HMRC has agreed dealerships should deduct dealer deposit contributions (DDC) from the amount on which VAT is calculated when agreeing financing contracts, following a campaign on behalf of a number of dealers by accountancy and advisory firm MHA MacIntyre Hudson.
HMRC has accepted the view that dealers should only pay VAT on the final amount that is actually paid by the customer – that is, after DDC, in which a dealer effectively subsidises the initial finance deposit, has been taken into account.
HMRC’s revision of its position opens the door for VAT refund claims from dealerships that had been paying VAT on the finance amount as agreed with the customer on the point of sale, before any eventual deposit contribution was offered by the dealership. Guidance on HMRC’s website has been updated to reflect its new position.
“The over-declaration of VAT occurs when the dealer accounts for VAT based on the overall price, with the DDC treated as if it were cash received,” said MHA MacIntyre Hudson, who was representing a group of dealer clients. “In simple terms, dealers have been accounting for VAT on their own money.”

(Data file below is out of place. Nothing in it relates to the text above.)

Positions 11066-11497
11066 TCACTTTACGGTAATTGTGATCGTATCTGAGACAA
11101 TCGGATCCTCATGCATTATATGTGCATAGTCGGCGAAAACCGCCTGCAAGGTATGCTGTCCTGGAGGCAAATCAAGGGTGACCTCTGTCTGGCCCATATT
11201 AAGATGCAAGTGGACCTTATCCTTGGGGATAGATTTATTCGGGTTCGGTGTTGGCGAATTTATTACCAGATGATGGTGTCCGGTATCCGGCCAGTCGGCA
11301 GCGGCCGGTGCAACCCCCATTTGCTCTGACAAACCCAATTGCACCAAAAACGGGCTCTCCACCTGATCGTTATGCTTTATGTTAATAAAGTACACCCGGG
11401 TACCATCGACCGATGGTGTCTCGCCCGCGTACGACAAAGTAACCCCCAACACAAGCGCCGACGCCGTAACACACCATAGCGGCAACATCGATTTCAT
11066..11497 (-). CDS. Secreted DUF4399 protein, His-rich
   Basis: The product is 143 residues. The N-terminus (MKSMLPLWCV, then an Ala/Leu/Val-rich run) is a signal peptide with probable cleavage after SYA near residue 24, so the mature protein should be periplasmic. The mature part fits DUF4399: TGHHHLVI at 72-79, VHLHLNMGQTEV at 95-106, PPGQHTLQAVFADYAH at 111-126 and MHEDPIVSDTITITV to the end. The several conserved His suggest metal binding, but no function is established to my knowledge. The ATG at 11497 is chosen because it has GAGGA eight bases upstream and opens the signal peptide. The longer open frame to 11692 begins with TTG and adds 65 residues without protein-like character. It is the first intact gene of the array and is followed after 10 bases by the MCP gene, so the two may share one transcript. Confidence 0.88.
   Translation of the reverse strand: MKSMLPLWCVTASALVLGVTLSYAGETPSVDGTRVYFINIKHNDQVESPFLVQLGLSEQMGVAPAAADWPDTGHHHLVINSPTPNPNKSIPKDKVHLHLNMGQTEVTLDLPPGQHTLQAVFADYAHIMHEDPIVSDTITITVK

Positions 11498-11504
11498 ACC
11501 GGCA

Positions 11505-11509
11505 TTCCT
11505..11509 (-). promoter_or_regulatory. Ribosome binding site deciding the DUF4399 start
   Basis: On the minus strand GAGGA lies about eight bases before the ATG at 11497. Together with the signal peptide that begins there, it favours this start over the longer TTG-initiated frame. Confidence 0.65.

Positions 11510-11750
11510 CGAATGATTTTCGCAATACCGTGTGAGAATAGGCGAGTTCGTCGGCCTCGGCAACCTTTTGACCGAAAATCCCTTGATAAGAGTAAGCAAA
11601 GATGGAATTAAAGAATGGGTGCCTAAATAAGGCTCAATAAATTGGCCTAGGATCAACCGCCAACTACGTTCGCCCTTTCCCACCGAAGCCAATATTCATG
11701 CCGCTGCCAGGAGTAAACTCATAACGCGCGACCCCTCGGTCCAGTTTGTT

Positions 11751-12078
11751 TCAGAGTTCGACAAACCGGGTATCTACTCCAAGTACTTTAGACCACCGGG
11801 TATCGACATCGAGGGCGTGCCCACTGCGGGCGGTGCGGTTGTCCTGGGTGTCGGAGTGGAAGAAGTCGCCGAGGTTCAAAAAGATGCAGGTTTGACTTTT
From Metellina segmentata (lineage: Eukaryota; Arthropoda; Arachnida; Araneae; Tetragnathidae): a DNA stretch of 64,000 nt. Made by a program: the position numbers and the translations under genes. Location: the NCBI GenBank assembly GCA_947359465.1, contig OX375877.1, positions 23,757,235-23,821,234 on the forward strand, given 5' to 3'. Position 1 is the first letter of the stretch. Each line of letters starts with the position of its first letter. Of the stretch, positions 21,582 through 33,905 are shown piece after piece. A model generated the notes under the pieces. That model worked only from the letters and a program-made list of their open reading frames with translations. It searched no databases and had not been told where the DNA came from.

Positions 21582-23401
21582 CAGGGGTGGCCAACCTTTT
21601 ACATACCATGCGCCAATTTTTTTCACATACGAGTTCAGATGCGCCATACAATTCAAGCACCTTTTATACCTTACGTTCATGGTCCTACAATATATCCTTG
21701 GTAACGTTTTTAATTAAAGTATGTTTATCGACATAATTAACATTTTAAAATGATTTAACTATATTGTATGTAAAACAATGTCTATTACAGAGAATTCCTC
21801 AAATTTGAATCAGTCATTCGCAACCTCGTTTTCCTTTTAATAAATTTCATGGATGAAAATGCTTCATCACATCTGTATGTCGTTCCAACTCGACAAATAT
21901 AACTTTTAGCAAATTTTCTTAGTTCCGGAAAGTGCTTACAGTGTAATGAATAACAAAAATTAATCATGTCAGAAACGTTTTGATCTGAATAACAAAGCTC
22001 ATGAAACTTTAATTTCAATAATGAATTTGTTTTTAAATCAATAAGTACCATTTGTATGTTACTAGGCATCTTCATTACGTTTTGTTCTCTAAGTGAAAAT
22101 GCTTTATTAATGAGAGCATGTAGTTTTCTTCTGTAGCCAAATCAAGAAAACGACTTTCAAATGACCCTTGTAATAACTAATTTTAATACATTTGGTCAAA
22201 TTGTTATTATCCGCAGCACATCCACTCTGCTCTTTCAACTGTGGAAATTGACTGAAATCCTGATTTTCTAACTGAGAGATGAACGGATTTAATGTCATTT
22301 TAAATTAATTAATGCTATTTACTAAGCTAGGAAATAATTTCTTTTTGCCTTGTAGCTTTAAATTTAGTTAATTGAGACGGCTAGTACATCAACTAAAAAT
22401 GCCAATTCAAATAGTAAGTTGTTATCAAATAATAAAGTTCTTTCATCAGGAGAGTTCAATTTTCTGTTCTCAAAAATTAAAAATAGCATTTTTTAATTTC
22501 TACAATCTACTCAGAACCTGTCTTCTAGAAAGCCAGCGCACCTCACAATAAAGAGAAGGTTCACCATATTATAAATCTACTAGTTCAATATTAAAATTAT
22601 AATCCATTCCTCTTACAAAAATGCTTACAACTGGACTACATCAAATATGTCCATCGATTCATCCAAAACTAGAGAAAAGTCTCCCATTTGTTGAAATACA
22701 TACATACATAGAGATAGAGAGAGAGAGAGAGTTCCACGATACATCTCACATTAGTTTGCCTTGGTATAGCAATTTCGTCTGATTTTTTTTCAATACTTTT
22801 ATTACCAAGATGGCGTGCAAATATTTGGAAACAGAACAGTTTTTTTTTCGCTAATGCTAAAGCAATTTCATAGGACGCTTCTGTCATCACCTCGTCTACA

Glyn Edwards, VAT director at the accountancy firm, added: “This decision is a significant victory for dealerships losing out on overpaid VAT.
“Those impacted have the opportunity to get a refund, and it’s vital they take prompt action now as all claims are limited to four years.
“Dealers should take note that claims must be made as error corrections. This requires a separate notification to HMRC rather an adjustment on a return, and any dealers who have made a large internal correction without notifying HMRC may be exposed to investigation.
“Dealers should seek advice on how to handle this issue and guidance on reviewing future sales documentation.”
HMRC said the revised position does not impact finance houses or distributors (including the manufacturers themselves).